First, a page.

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Craftsteak lies unassuming somewhere along Elgin St. in SoHo. No, this isn’t American celebrity chef Tom Colicchio’s establishment rather it’s part of the venerable Dining Concepts group. You’d mistake it for just like any other restaurant in SoHo with a plain frontage, big window panes that lets you peek inside and sign that proudly proclaims “open fire cooking”.
But when you step inside, the setting reveals a proper and rustic steak house – dim lights, wood panel floors, leather chairs and wood grain tables. It seems that the designer wanted to evoke a barn setting without losing the intimacy or introducing bales of hay. It works though. As soon as you step in, all you could think off is “steak”.
Of course, the presence of the open kitchen and the chef slicing meat in plain view, helps out a lot. The place is laid out nicely – spacing is quite generous for a SoHo establishment, while the tables are substantial to hold the cast iron plates where your orders are served. The open kitchen is tucked nicely at the end, confident enough that it doesn’t need to be the centre of attention, but remaining the integral part of the whole operation.
Somewhere along Elgin St. in SoHo lies the unassuming Craftsteak
The menu is uncomplicated. One on side was the different meats on offer, ranging from rib-eyes, striploins to lamb chops and poultry. The other side had greens, some mains and a selection of cured sausages and bacons (still meat). There is no way for you to come into Craftsteak and not order at least a steak dish – that would simply unacceptable. We made the correct decision of not ordering starters because the meat, coupled with the generous side dishes, were more than enough to fill us up. Bread and pate was served in a cast iron plate, to keep up with theme.
We ordered the 14-oz ribeye, medium well and was seared to perfection. It remained tender and juicy inside while retaining its smoky burnt flavour. The truffle béarnaise sauce was ideal to accompany it. But even without the sauce, it would have been perfect as it is.
We also ordered some lamb chops, medium rare and was served three good size pieces – full of meat but with just enough fat to make things interesting. Again testament to the chef’s skill, it looked more like well-don outside but once you slice through it, the pinkish meat is revealed with all the juices intact. It was on the salty side though and needs the mint jelly to balance it out.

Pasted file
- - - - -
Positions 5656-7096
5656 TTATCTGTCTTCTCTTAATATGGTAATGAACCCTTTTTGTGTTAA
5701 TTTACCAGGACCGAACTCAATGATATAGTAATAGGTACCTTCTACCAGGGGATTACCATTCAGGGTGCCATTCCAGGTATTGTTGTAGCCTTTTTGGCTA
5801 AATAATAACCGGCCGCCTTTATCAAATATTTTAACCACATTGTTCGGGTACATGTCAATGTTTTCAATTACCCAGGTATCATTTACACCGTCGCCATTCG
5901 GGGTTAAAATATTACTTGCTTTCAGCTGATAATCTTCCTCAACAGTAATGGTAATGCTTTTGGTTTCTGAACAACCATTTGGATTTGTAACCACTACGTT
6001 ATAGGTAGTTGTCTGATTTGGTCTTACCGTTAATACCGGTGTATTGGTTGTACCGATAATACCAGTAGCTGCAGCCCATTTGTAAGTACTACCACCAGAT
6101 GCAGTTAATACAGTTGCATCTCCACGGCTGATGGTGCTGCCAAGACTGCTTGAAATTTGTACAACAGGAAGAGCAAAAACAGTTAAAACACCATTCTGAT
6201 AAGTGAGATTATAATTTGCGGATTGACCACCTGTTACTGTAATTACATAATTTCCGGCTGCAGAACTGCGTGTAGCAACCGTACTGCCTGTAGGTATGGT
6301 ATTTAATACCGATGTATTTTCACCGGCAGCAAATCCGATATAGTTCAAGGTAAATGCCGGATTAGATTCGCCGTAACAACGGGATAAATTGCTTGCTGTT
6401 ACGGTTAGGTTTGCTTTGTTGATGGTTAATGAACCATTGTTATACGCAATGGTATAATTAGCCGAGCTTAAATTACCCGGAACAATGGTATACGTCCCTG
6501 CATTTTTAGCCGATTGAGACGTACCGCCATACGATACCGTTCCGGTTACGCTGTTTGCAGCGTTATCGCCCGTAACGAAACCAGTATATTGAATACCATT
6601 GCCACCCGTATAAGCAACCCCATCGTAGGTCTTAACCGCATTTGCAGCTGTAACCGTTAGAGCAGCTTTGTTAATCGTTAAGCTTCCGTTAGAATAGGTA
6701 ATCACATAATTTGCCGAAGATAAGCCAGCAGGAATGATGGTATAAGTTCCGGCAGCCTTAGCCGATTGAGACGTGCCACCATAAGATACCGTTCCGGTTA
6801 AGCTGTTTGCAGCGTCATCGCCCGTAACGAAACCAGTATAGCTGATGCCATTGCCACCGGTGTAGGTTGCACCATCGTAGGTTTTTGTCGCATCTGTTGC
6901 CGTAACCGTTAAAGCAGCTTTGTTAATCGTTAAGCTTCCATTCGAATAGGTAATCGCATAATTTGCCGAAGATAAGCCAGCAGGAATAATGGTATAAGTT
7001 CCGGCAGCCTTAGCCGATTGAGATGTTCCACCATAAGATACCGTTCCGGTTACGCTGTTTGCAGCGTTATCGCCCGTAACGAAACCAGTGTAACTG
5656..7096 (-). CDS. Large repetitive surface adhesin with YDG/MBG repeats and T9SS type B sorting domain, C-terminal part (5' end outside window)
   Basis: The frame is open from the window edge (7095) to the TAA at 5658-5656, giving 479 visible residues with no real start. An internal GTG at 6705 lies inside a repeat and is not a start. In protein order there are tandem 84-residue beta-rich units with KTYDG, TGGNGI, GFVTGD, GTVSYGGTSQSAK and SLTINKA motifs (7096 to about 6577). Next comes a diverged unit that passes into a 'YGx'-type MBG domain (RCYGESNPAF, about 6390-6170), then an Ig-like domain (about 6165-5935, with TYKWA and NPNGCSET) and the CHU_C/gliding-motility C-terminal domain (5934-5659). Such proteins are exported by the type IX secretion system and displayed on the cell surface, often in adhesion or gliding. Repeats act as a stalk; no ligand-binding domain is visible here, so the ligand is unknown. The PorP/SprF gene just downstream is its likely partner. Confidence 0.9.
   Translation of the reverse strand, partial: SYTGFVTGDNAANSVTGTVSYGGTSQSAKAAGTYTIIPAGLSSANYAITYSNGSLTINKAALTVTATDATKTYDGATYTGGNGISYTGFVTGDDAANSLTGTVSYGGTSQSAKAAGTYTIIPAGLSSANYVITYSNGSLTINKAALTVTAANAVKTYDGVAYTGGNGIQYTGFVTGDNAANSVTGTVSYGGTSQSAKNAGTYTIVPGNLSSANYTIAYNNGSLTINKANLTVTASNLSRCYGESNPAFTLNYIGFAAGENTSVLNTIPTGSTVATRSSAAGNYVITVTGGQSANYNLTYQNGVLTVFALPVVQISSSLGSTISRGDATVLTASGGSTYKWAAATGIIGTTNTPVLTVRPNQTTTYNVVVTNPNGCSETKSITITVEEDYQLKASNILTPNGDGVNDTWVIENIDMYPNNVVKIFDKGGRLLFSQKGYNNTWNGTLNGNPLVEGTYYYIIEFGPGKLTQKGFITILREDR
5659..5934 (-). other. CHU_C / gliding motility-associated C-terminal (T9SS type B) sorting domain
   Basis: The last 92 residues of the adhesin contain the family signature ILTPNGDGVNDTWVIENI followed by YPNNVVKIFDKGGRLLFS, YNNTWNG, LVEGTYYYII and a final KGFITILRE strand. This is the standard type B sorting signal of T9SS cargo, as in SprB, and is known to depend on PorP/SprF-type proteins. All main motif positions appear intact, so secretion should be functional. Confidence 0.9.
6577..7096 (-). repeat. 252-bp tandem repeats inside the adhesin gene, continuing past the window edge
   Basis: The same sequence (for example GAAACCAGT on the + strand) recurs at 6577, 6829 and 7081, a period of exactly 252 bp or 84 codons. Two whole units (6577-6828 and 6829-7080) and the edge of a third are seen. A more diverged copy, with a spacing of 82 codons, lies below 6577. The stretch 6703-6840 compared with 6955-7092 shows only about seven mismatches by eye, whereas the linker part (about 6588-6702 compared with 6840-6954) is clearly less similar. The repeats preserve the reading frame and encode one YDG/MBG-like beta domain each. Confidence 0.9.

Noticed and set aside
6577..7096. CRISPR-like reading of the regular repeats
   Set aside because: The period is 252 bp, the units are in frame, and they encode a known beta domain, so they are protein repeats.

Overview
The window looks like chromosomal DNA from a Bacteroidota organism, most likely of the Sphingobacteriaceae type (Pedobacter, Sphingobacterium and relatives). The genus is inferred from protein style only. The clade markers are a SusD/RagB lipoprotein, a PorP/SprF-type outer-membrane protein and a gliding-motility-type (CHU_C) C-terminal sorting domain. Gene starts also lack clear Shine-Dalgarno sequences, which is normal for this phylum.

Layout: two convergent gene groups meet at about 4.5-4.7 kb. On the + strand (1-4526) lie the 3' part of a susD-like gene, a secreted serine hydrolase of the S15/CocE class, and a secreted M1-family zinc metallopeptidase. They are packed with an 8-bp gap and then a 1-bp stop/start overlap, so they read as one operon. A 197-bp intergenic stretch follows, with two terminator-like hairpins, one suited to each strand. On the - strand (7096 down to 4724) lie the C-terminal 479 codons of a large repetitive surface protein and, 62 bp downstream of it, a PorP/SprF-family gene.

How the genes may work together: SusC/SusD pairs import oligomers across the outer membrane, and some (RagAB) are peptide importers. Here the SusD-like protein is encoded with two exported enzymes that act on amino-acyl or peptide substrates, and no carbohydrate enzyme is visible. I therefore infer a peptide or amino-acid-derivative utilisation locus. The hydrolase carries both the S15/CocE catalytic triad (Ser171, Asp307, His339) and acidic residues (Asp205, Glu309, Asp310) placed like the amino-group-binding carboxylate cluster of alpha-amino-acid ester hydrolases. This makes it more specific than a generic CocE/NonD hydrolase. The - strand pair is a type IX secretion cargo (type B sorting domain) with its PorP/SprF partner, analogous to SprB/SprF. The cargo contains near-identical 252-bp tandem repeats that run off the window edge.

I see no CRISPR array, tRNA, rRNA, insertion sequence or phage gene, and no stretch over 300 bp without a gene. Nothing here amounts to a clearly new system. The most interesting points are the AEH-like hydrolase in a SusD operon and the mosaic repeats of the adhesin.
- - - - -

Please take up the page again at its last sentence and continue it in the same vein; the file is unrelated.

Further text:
Both orders came with side dishes – we opted for the side salad and crumbled mushroom. As previously, mentioned we made a wise decision to skip the starters because what we got was a generous serving. The side dishes were almost a meal on their own. Do order the crumbled mushroom – the buttery taste also helps tone down the saltiness of meat.
We capped the meal off with dessert. We chose banoffee mess, fully-expecting a plate with a pie and a side of vanilla ice cream. What we got instead looked like a milk shake topped off with a meringue. Interesting presentation but not too write home about.
I wouldn’t characterise the wine list of Crafsteak as extensive. But what they have on offer is more than adequate with selections from France, New Zealand and Australia. They even have one from Germany available. Don’t be shy to ask for recommendations from your server, he will be more than willing to assist you. If you’re looking for something else, then they also have cocktails and apertifs available.
The staff was attentive and very earnest to satisfy your every request. We were immediately seated when we came in for early an early dinner. But the service level did not dip even when the place started to fill up. They were also very knowledgeable and recommended which sauce, side dish and wine would suitably complement our meat orders.
Our total bill came to about HK$1,100, which is what you’d pay on average for two meat dishes, side dishes, glasses of wine, dessert and coffee. It might not offer you a commanding view of the Hong Kong skyline (it is after all tucked in SoHo) but it most certainly will immediately satisfy your craving for steak.